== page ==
any disqualification from voting arising from a felony conviction shall terminate and voting rights shall be restored upon completion of all terms of sentence including parole or probation.

Fla. Const. Art. VI §4.  After the amendment was passed, the Florida legislature passed SB7066, codified as Fla. Stat. §98.071 (5) which defined "completion of all terms of sentence" to include "full payment of any restitution ordered by the court, as well as "Full payment of fines or fees ordered by the court as a part of the sentence or that are ordered by the court as a condition of any form of supervision, including, but not limited to, probation, community control, or parole." 

Recall that in October 2019, United States District Judge Robert Hinkle of the Northern District of Florida held that the Florida statute requiring payment of fines, fees, and costs in order for a person convicted of a felony to have their voting rights restored is unconstitutional and should be enjoined, providing that persons affected should have the opportunity to prove their inability to pay.

The Eleventh's Circuit per curiam opinion of 78 pages concluded that the statute's requirement of payment of "legal financial obligations" (known as LFO) could not be sustained under heightened scrutiny.  While wealth classifications in equal protection do not generally merit heightened scrutiny, the Eleventh Circuit noted that

But the Supreme Court has told us that wealth classifications require more searching review in at least two discrete areas: the administration of criminal justice and access to the franchise. M.L.B. [ v. S.L.J.], 519 U.S. at 123  [1996] (“[O]ur cases solidly establish two exceptions to that general rule [of rational basis for wealth classifications]. The basic right to participate in political processes as voters and candidates cannot be limited to those who can pay for a license. Nor may access to judicial processes in cases criminal or ‘quasi criminal in nature’ turn on ability to pay.” (citations omitted)). Because Florida’s re-enfranchisement scheme directly implicates wealth discrimination both in the administration of criminal justice and in access to the franchise, we are obliged to apply some form of heightened scrutiny. Florida has implemented a wealth classification that punishes those genuinely unable to pay fees, fines, and restitution more harshly than those able to pay—that is, it punishes more harshly solely on account of wealth—and it does so by withholding access to the franchise. The observation that Florida may strip the right to vote from all felons forever does not dictate that rational basis review is proper in this case. To the contrary, settled Supreme Court precedent instructs us to employ heightened scrutiny where the State has chosen to “open the door” to alleviate punishment for some, but mandates that punishment continue for others, solely on account of wealth.

Further,

The Supreme Court has also determined that a state may not extend punishment on account of inability to pay fines or fees. See Bearden, 461 U.S. at 672–73 (holding that a state may not revoke probation—thereby extending a prison term—based on the failure to pay a fine the defendant is unable, through no fault of his own, to pay); Tate, 401 U.S. at 399 (holding that a state cannot imprison under a fine-only statute on the basis that an indigent defendant cannot pay a fine); Williams, 399 U.S. at 240–41 (holding that a period of imprisonment cannot be extended beyond the statutory maximum on the basis that an indigent cannot pay a fine).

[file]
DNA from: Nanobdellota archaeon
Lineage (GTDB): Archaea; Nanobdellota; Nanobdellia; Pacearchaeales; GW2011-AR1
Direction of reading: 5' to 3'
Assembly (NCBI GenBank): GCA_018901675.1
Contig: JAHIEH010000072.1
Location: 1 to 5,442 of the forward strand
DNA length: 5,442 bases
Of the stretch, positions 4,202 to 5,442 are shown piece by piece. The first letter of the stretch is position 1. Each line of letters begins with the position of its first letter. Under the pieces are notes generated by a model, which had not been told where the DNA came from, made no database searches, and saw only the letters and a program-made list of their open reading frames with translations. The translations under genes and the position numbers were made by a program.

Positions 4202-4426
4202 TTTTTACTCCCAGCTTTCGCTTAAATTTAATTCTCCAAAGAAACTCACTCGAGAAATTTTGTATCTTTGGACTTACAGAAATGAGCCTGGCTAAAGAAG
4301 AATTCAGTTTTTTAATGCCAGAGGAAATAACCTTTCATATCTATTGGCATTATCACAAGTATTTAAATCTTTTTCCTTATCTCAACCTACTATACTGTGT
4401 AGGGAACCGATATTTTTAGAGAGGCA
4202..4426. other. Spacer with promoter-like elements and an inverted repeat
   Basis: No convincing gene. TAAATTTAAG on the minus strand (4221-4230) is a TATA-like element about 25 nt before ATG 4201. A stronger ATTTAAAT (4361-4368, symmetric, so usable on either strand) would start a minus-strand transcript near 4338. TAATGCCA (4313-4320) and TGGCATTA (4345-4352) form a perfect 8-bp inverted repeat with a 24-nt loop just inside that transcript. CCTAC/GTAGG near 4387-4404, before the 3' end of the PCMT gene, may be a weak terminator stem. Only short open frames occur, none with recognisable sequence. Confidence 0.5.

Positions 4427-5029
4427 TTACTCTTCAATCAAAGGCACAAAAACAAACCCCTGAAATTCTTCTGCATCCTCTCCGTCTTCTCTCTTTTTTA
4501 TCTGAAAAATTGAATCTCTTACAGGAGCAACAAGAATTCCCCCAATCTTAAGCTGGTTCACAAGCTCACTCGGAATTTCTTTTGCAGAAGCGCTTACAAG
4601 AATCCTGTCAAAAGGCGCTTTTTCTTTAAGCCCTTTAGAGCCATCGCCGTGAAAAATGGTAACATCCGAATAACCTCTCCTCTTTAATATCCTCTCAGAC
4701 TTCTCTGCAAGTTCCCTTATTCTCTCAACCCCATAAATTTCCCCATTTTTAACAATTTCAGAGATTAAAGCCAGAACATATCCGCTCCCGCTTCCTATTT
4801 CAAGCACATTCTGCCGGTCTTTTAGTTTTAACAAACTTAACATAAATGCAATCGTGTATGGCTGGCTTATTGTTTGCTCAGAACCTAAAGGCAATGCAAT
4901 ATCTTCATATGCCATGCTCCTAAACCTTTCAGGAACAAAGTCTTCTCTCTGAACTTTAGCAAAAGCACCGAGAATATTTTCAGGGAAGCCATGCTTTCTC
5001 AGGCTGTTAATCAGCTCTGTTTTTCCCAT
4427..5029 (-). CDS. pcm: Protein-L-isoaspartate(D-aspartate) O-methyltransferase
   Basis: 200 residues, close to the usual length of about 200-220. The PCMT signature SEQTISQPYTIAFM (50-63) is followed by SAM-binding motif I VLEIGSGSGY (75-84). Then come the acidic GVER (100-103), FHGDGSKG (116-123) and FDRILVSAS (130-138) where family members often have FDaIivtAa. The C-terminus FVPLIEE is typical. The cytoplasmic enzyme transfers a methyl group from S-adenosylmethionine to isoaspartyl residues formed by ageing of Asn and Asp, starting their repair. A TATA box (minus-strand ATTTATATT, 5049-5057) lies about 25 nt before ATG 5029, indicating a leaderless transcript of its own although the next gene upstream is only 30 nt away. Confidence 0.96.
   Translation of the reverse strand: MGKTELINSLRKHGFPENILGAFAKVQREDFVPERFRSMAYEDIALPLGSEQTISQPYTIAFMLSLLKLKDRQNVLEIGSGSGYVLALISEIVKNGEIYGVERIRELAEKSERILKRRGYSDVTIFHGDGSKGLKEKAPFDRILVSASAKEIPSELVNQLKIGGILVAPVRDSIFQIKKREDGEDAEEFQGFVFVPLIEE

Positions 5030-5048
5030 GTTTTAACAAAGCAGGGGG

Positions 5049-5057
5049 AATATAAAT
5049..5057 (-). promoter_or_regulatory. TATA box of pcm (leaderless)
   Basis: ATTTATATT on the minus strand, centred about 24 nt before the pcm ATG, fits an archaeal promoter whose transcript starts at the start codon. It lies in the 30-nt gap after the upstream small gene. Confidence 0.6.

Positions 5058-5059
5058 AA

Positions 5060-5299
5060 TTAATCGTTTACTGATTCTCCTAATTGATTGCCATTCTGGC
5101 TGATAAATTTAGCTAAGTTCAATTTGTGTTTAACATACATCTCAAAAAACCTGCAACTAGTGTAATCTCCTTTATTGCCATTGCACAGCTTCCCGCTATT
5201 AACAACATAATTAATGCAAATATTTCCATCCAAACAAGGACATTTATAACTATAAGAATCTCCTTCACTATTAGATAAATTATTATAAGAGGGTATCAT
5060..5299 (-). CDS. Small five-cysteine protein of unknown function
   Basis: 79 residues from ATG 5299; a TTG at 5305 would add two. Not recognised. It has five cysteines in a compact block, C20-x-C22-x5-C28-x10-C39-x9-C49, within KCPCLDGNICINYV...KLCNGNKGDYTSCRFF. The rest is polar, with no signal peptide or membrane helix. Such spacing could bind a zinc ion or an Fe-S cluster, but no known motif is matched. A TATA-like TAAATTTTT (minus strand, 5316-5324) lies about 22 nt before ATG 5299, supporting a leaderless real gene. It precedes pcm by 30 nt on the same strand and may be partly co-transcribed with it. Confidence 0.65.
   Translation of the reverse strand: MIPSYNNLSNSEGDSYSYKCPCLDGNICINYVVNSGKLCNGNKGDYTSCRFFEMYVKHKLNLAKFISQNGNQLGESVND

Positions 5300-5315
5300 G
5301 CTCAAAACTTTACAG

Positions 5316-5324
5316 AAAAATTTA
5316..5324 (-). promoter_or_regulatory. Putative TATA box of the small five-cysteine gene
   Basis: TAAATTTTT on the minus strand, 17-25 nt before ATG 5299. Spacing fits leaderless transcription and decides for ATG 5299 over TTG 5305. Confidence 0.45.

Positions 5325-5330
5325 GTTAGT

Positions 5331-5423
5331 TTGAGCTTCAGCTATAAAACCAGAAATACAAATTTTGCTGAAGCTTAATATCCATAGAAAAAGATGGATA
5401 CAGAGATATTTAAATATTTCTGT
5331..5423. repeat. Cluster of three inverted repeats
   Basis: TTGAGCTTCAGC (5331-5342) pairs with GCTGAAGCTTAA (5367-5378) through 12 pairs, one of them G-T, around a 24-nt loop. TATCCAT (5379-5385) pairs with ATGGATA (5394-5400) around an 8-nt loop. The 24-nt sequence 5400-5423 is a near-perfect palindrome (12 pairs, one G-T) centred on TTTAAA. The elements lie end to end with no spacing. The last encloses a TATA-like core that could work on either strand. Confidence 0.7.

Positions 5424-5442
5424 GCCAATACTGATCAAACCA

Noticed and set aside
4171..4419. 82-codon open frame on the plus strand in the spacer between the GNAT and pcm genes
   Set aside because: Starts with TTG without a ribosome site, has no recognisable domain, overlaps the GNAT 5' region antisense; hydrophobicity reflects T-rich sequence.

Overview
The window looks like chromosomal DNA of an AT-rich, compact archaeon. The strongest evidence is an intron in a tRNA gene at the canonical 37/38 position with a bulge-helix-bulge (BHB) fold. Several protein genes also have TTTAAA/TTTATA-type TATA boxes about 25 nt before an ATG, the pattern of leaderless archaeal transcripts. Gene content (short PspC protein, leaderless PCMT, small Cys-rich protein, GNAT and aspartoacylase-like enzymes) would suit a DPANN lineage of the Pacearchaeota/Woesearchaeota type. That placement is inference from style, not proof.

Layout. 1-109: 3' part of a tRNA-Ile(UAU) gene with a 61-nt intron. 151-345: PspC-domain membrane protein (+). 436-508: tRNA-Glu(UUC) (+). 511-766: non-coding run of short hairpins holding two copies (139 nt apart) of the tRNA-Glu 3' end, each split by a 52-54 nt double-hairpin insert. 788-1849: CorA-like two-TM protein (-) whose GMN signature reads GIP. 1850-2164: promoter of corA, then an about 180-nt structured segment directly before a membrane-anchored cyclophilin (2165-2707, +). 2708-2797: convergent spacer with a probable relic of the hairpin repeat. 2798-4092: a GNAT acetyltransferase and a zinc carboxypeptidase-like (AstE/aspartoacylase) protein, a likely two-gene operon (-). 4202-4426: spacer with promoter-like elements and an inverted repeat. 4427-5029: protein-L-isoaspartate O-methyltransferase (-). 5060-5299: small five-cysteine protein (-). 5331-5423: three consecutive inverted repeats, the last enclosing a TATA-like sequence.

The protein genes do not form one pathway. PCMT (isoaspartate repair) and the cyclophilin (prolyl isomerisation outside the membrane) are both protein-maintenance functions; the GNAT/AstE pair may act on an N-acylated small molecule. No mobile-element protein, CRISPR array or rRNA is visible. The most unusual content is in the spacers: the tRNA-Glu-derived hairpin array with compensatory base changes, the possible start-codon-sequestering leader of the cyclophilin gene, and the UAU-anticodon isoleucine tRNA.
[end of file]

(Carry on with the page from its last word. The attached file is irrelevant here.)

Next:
1024px-2018_Florida_Amendment_4.svgFor the Eleventh Circuit, disenfranchisement is clearly punishment, and also clearly a "continuing form of punishment." (emphasis in original). The Eleventh Circuit acknowledged that while felon disenfranchisment schemes are generally only subject to rational basis review, here, the long and short of it is that:

 once a state provides an avenue to ending the punishment of disenfranchisement—as the voters of Florida plainly did—it must do so consonant with the principles of equal protection and it may not erect a wealth barrier absent a justification sufficient to overcome heightened scrutiny.

The court then applied the form heightened scrutiny from Bearden v. Georgia (1983) including its four considerations: (1) “the nature of the individual interest affected”; (2) “the extent to which it is affected”; (3) “the rationality of the connection between legislative means and purpose”; and (4) “the existence of alternative means for effectuating the purpose.” The court rather expeditiously analyzed the individual's interests as great, the state's interests as minor, and noted the lack of realistic alternatives.

Further, the court rejected Florida's argument that the plaintiffs must demonstrate discriminatory intent:

This is a wealth discrimination case. And the Supreme Court has squarely held that [Washington v.] Davis’s intent requirement is not applicable in wealth discrimination cases. See M.L.B., 519 U.S. at 126–27 (rejecting, in the context of a wealth discrimination claim, the argument that Washington v. Davis requires proof of discriminatory intent).